of our skin or something? We do get bedsores if we lay
in one place for to long. You can overly strain certain
bones and muscles and underly strain other ones if you
stay in the same position. And other random theories
that I found on the internet and one more personal theory I might add, maybe I’m subconsciously
doing my dance routine for Joseph and the Amazing
Technicolored dream cub that I did in high
school. I was the pharaoh. (mumbles singing) yeah I was really good. So, what have we learned? (trumpets play) my sleep positions don’t really
matter that much I guess. Although maybe it’s not
really about being in the same position all night long. It’s just about what position I start in. I will say, that I was able
to fall asleep pretty well on all positions with a pillow and not so well without a pillow. When I had all those
pillows that was probably the easiest to fall asleep and on my belly with now pillow (explosion
sound) awful town. So the sleep position
I chose may only effect how well I initially fall asleep. There’s lots of factors
that go into how well you fall asleep. So who knows? Then there’s also the
longterm health benefits like, glymphatic flow and circulation
and spinal creekiness, avoiding it, that’s scientific term. So did the sleep positions
fix that, I don’t know. I’m not a doctor. I think to
solve all my sleeping problems like falling asleep and waking
up in the middle of the night I’m gonna have to try
other things as well. Some of the future videos I
have planned might help this. One is going to bed at 7pm
every night. Which is ridiculous and not something I plan to
do forever but, I hope that it’ll get me in the habit
of going to bed earlier so that I can compensate
for the problem I have of getting up throughout the
night and then waking up early when my baby wakes up and
not having enough sleep. One is quitting alcohol, one is quitting coffee, my goal is to just be able to wake up feeling refreshed and have good energy
throughout the day, everyday. Is it to much to ask to just wanna feel amazing all the time? Yes, probably. But, I wanna try to
maximize it and minimize the crappy times, that’s
my New Year’s resolution. Minimize the crappy times.
(bell ringing) That’s actually a great campaign slogan. Oh, and one more thing before
you mention it the comments I’m well aware of biphasic
sleep where you wake up in the middle of the night. Apparently, humans used to do that maybe
and it was perfectly natural, normal, and healthy. All the
more reason for me to try and go to bed earlier.
’cause I gotta get up when my baby gets up. Speaking of my baby it is now another day, based on my clothing, but
also time to thank our sponsor Kiwi Co. Kiwi Co delivers monthly
projects designed to make learning fun. Like I try to do when I’m not being du..dumb. In the subjects of science,
technology, engineering, art, and math or ‘STEAM’,
‘MATES’, ‘TEAMS’, ‘MEATS’, ‘STAME’, however you wanna say it. They have eight different
crates for kids ages 0-16+. Panda crate, koala crate, kiwi crate, atlas crate, doodle crate, tinker crate, maker crate, and you cre..(mumbles) eureka crate. Each crate, including
the one my daughter got, the koala crate.
– (daughter) What’s that? – Includes and educational
magazine, project supplies and detailed instructions
written for kids. Ada loved her little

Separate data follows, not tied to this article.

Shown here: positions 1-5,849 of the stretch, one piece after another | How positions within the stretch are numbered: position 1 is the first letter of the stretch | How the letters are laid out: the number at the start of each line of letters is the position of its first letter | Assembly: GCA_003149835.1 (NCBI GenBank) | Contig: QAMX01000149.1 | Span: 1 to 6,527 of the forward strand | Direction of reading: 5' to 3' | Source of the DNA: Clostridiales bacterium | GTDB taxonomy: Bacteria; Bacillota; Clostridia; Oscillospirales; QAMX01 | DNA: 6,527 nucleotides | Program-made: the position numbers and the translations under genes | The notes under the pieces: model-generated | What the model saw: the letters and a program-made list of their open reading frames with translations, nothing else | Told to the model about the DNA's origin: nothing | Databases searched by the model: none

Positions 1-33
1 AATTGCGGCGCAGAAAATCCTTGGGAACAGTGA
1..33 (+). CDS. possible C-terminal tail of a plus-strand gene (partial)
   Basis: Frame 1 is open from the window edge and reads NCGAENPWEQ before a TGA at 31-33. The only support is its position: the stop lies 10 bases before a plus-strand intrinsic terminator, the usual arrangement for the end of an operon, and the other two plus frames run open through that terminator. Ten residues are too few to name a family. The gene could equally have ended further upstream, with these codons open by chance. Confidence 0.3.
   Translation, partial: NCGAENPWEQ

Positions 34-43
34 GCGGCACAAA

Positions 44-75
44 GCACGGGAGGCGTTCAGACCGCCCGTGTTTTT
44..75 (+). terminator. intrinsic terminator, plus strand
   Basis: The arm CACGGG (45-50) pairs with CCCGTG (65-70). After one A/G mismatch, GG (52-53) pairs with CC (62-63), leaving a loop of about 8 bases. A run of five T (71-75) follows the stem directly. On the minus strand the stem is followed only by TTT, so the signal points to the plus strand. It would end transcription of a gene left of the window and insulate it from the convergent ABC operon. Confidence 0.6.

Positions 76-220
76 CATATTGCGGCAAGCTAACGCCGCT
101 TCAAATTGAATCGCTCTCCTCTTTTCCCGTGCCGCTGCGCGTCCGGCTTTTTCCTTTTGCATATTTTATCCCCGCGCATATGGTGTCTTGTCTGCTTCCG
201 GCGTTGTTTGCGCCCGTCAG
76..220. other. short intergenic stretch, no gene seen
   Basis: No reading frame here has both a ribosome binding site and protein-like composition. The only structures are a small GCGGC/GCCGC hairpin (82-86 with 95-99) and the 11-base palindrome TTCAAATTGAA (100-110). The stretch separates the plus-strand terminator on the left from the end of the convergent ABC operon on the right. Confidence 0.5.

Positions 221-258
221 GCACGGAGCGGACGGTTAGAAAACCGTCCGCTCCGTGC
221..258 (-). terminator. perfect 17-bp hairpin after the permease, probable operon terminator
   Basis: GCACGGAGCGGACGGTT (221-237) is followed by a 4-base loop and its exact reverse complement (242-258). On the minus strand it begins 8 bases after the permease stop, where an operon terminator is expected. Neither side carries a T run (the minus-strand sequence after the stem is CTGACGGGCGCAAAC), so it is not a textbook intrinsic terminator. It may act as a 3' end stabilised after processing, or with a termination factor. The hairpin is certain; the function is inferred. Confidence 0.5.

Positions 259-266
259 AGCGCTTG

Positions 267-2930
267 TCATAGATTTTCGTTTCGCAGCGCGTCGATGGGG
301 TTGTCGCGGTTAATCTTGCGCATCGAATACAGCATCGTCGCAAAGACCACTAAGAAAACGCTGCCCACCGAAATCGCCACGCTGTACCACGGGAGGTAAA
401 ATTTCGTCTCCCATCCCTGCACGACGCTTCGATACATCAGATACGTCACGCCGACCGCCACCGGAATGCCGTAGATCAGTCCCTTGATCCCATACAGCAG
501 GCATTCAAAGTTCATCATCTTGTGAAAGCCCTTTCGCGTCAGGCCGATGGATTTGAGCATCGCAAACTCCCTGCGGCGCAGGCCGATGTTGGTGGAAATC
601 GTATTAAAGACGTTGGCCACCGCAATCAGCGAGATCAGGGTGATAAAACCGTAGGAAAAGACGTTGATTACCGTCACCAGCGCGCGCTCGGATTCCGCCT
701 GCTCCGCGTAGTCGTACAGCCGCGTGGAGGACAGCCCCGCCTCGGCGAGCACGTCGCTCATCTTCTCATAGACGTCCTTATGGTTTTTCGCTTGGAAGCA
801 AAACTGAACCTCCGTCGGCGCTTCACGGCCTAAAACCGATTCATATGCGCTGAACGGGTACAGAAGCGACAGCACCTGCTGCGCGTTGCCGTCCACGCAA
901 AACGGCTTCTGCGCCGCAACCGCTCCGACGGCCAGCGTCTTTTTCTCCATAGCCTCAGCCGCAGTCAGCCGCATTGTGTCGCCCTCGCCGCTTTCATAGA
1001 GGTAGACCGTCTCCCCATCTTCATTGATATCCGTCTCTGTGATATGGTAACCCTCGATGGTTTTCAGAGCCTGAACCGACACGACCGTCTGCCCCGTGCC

crate. We made a pillow with a rainbow on it. – (Ada) So many colorful. – (woman) So many colorful. – Include a bunch of
shapes on a sticky paper and made a collage. – We made a picture. – And hung it up on a wall, forever. We helped her identify shapes and colors and what things feel like
and how to throw things on the floor, that’s fine. – (Ada) So many stickers on the floor. – You can also gift a
subscription to someone else you know with kids because
the holidays are coming up and then you will become
that kids favorite person. Don’t you wanna be popular? And because you’re watching
this you get your first box of Kiwi Co for free! And
that’s a nineteen dollar and ninety five cent value. Go to kiwico.com/wheezy link right there in the
description. So conven. That’s short for convenient
because I didn’t have time to say the whole work convenient.
Ya know what I’m sayin’? ’cause like I’m saving
time by just like short.. And thank you for watching.
If anything this experiment in sleep taught me to be
more confident in the way that I sleep and to search
for other ways of trying to sleep better ’cause
changing sleep positions was not the thing. So be on the look out for my
going to bed super early video to see how that changes things. You can click there to
watch my previous video about being healthy during the holidays. YouTube thinks you’ll like that video. They do a little vlog
video every single weekday over on Patreon if you want to subscribe. I also do a monthly
live stream, I also for the twenty dollar level
punch myself in the face once a month. I’m still doing that. (sings) subscribe! I won’t
do that again. If you, I might do that again.
(piano key plays)


100 Responses

  1. beyoubeyoutiful

    December 5, 2019 4:35 pm

    Decreasing caffeine intake will most likely help you sleep through the night, especially if you have coffee/black tea/green tea in the afternoon or evening. I've experienced this myself, and so did my mom!

  2. a. r.g.

    December 5, 2019 5:06 pm

    It's so trippy seeing someone else with my sleeping problems. I'm constantly waking up and moving around. My entire life I've been like this. Takes forever to fall asleep, sometimes even if I'm dead tired. And then there's the hypnogogic hallucinations. And every little sound wakes me up. I feel like I get my deepest sleep in the mornings, like 7AM. It's kind of a mild hell.

  3. flipzout100

    December 5, 2019 5:26 pm

    Adjustable base bed, zero gravity setting will do wonders. Experienced this whilst staying in an emergency room facility with my wife. Mattress thickness/softness didn't really matter, but lifted torso and feet were awesome. Neither of us snored that night and I slept like a baby. They are crazy expensive though.

  4. Oldpro87

    December 5, 2019 5:33 pm